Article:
Like Orwell, Teri and Collins before her, Cecelia Ahern shows us how society could be if the wrong people got into power. Thought provoking and engaging a recommended read. 

The Power Naomi Alderman Review 

When I first heard about The Power my initial thoughts were FINALLY. Finally someone has written something about women becoming powerful. Women being treated like equals, having rights. An end to the oppression and gender inequality. It seemed like a cross between the Hunger Games and the suffragette movement.
For the first half The Power fulfilled what I had expected. All of a sudden all over the world women were taking back their lives. Child rapists were murdered, sex workers rebelled against their captors and escaped, Saudi Arabia was bedlam as women oppressed for centuries fought back against the men who had controlled them. In the second half however things changed. It happened slowly but I began to feel uncomfortable. These women weren’t using these powers for good. They were using to rape, maim, enslave and destroy. They had turned the world on its head and simply changed the roles. Women now treat men as they have been treating them. Hurrah I hear you shout but no. Its not like that. Feminism and empowerment is not about vengeance and destruction it is about equality for women and men alike. This book is a book about oppression of a sex the only difference being it is men who are oppressed and not women. It is not a nice feeling.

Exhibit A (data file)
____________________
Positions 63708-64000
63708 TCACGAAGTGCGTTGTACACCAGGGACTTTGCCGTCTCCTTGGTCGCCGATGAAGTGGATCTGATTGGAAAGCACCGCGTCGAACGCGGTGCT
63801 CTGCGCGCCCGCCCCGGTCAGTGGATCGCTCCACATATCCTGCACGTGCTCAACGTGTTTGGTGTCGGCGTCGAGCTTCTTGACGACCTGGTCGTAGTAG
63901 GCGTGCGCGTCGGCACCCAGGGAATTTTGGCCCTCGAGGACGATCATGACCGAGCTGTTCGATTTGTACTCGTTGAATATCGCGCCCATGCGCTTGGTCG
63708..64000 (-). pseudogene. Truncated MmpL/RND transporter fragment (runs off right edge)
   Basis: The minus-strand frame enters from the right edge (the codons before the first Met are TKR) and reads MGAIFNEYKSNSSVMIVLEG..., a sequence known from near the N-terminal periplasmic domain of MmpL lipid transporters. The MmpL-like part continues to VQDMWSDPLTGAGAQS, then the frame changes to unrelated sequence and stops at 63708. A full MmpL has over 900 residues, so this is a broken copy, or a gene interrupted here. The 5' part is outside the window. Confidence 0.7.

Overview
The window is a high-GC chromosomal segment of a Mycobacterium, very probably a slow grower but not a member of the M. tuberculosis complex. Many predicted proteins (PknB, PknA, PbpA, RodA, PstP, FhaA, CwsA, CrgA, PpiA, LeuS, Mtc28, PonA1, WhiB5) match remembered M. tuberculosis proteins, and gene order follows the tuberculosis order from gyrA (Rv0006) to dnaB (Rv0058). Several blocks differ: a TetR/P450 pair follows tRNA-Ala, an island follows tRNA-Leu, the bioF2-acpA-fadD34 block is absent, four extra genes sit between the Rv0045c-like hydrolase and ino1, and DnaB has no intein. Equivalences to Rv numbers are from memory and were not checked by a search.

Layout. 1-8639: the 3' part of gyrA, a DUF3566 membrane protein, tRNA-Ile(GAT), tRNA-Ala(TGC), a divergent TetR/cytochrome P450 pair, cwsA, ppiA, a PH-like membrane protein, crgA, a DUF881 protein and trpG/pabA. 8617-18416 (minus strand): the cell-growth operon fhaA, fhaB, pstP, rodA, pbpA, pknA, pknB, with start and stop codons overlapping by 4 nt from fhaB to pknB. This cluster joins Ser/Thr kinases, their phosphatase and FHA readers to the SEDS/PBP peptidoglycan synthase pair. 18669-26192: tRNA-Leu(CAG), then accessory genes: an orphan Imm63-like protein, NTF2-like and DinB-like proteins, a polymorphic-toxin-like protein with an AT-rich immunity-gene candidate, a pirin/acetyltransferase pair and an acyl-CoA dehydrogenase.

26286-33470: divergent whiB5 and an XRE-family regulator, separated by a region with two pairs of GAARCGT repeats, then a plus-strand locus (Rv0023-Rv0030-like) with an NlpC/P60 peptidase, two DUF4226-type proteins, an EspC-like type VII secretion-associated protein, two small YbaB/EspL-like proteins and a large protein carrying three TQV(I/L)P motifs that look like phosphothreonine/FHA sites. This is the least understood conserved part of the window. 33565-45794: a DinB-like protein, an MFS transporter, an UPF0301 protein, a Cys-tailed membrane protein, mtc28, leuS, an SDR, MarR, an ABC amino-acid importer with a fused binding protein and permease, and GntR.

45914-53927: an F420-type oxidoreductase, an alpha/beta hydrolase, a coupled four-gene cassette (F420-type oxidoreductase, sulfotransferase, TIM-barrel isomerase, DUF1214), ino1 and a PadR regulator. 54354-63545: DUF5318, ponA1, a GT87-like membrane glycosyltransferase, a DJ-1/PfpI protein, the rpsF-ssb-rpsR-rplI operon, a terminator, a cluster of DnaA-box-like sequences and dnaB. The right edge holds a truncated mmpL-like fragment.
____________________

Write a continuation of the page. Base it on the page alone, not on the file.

The novel has several different narrators. There is Roxy the crime boss’s daughter from London, Allie an orphan from Jackson, Tunde a Nigerian journalist and an female American mayor looking to rise in the political race. Its a definite skill of this author to be able to change the readers views halfway through the novel, discovering that the characters they originally empathised with they now abhor and vice-versa.

This novel offers an interesting perspective on what the world would be like should women become tyrannical. My only criticism would be that the novel could have been longer. It was relatively short for its genre and I felt that it left me with a feeling of dissatisfaction as it answered no questions nor provided any information about what might happen next.

Queen of the Tearling by Erika Johansen

Queen of the Tearling has been on my to read list for a while now. I finally got to read it this week and boy was it worth the wait.